She goes to the wall of remembrance once a week to remind herself just why they fight, why she fights, and why she has to ignore the steady increase in acceptance for all the human looking toasters spreading throughout the fleet.
It feels as if everyone seems to forget just what the toasters did to create this forsaken odyssey, and she's only one willing to remember just why hatred of them is the only accepted method of thinking.
Walking along slowly, she takes in all the pictures she's come to memorize in their places, the names she made up for them rattling off in her mind easily. The Jensen's, the Atolls, the Hendricks. She doesn't know their real names, and doesn't really want to know for fear that it will make coming here all the more painful.
The one picture she stops at, the one she'd placed herself, still stings the same despite how much time has passed, and that's enough for her.
Lighting the candle again, she places her hand gently on the glossy image, her past fingerprints still visible on the surface, and smiles sadly at all their faces. It's the last time she can remember feeling a smile on the inside. Not one manufactured by a card game, a glass of ambrosia, or the rush after completing a mission.
Kneeling down, she clasps her fingers together, remembers that day in the photo, and prays to the gods for strength.
Back at home she was still little Maggie Edmondson, fourth in line at the dinner table behind Steven, Angie, and Brian. Shortest is stature but biggest in volume and attitude. She was the youngest, the baby, and loved when all the attention focused on her.
It never changed no matter how much older she got any time she returned.
Steven had brought his kids all the way from Scorpia for Dad's retirement party. Angie had brought her husband. Brian brought his latest girlfriend. The only thing she had brought with her was her shiny new, full-blown lieutenant pins, clipped to the collar of her uniform. They all teased her when they noticed. Stood at attention and gave mock salutes, for which she threatened to toss them all in the brig. Dad was proud, and Mom was proud, and she smiled so wide.
Her nieces and nephews asked all about her Raptor, her friends, and what it was like serving on a battlestar. They asked about what happened in dance class, and she told Steven that she would get him back for letting that story filter down to his children.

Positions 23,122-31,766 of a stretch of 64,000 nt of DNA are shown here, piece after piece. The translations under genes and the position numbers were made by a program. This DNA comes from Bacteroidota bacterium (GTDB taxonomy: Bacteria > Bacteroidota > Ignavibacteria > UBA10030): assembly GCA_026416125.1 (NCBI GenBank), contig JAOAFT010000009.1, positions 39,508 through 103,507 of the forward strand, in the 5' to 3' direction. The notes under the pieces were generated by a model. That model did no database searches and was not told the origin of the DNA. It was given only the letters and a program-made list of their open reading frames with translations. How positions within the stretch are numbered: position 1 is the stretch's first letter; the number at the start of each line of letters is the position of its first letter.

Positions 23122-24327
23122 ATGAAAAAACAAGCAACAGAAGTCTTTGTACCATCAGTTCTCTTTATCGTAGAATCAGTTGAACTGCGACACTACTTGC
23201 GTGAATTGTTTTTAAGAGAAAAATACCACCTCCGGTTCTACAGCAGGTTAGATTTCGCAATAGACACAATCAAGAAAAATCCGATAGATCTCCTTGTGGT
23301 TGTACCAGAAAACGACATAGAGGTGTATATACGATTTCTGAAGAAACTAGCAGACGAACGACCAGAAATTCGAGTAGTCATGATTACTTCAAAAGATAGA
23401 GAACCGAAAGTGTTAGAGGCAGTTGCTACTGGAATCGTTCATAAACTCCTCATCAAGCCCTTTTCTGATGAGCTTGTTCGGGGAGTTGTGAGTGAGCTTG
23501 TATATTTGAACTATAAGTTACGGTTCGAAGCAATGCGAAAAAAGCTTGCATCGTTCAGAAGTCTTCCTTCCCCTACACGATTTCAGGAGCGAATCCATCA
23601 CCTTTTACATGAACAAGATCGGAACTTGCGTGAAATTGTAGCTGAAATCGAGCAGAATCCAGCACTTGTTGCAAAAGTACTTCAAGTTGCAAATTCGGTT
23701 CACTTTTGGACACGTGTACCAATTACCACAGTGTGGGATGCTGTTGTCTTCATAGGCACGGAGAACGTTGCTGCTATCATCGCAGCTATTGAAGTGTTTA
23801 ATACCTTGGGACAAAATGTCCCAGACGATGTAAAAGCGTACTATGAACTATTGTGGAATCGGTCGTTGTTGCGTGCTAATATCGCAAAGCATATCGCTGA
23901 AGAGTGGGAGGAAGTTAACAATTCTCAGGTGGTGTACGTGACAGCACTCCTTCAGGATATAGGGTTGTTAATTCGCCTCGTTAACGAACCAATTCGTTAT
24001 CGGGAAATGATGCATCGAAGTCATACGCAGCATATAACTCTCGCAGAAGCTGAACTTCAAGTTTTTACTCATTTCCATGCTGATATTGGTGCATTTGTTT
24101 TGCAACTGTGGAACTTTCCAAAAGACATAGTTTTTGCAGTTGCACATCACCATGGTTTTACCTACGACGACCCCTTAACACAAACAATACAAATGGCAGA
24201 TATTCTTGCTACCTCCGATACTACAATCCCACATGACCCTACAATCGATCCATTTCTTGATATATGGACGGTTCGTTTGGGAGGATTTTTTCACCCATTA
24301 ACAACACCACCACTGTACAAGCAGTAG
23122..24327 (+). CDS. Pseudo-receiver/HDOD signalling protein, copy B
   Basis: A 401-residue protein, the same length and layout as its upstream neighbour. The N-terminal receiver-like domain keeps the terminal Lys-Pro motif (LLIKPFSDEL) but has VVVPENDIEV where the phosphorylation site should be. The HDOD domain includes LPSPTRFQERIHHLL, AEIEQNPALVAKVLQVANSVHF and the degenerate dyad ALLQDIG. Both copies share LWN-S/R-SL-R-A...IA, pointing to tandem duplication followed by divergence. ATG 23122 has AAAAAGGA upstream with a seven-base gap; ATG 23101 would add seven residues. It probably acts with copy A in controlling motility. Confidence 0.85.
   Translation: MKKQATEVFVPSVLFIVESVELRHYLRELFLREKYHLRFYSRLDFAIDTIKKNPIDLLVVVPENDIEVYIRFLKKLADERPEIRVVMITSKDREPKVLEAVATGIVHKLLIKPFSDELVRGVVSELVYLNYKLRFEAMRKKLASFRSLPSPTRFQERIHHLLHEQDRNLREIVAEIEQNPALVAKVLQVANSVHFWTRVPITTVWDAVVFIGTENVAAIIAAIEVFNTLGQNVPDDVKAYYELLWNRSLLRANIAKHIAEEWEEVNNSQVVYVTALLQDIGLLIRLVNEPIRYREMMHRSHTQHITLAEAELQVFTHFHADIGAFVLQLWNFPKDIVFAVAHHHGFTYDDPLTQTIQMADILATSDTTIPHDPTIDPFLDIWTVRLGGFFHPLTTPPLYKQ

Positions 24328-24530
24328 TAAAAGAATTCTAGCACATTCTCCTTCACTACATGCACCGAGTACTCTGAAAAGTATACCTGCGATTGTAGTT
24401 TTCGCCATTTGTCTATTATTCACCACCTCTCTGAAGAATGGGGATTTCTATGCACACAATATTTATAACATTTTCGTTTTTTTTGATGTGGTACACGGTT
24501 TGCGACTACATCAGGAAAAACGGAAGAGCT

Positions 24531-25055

After dinner Mom said she wanted a picture of all of them, and Steven, Angie, Brian and her all fell into their proper order seen in all family photos had been taken in since they were kids, with Mom and Dad as the bookends. Someone made a joke; everyone laughed, and off went the flash.
He thinks he's dreaming.
When the blonde haired woman in the coat walks up to him, when she leans in so close and asks if he's alive, it makes him wonder if there was something in that last anti-radiation dose. Or if he's slowly losing his mind.
Six days since he broke away from the remains of the survivors who didn't get picked for the Raptor. Six days since they chose not to listen to him, to follow him, and were most likely dead by now. Six days since he saw a single moving thing that wasn't metal and shiny and trying to kill him.
Her lips are on his, soft and sweet, and he wonders if this is what it would have felt like to kiss Sharon. Something is wrong. He feels it deep down in instinct and the gun she's keeping him from using, has a twin wedged under his thigh. She gasps when the bullet goes through her, and for a second there is regret in his mind when he sees the surprise in her eyes, but then need for survival takes back over and he's pushing her off of him.
He can hear that familiar metallic clank somewhere off in the distance, and he grabs what little gear he has left and takes off as fast as his wounded leg can carry him.
Another couple of days and he's walking through the shadowy remains of Caprica City, following the faint beeping from his radio. Nothing and no one is all that he sees and it's so unnerving, he feels a hole forming in the pit of his stomach. No survivors, which really isn't that much of a surprise, but what really disturbs him is the fact that there are no bodies.
When he finds the shelter he feels like the luckiest frakker in the colonies. Food, a roof over his head, and clean water are a godsend. Still, he has a feeling that something isn't quite right. The question in his mind sullies the place because he can't help wondering just how someone went through the trouble of setting it all up, only to never utilize it for its exact purpose.
Grabbing a bag, he shoves as much food, anti-radiation meds, and bottles of water as he can inside. Too convenient, he thinks too himself. Too easy, and too tempting to just stay and hide.
Making his way back up the stairs he sees more toasters outside the window, searching for survivors, searching for him.
He screams, and fires, and runs, runs away.
Shivering cold and alone in the hay loft of some barn is a far better way to spend his nights than sleeping on a rain soaked forest floor. But the smell of animals still turns his stomach to the point where cold beans are even more unappetizing.
Gods he is so tired.
Being on the run non-stop for, well, he can't even remember how many days it's been anymore. The fact that the sun still rises and sets is a detail lost in the shuffle of running, hiding, and not getting killed.
His eyes burn in his skull with exhaustion, he hasn't been able to find a way to rest without jumping awake every five minutes, and knows that one of these days he's going to slip and end up on the wrong end of a centurion's guns. Wedging himself under a mound of hay, he let's his consciousness go, and dreams of Sharon and the blonde haired woman.
The sun is out when he finally wakes up, and his hand reaches for his gun because he can hear the familiar whir and clank of toasters marching somewhere out in the distance. Cautiously, he peeks his head out of the window, and thinks he must still be dreaming because what he sees can't be real.
The blonde haired woman, the one he knows he put a bullet in; walking in front of an army of centurion's as if she's leading them all. She's not alone though, Sharon is walking right next to her, and for a moment his mind refuses to wrap around that little fact.
Run! The rational part of his mind shouts. Don't think, Run!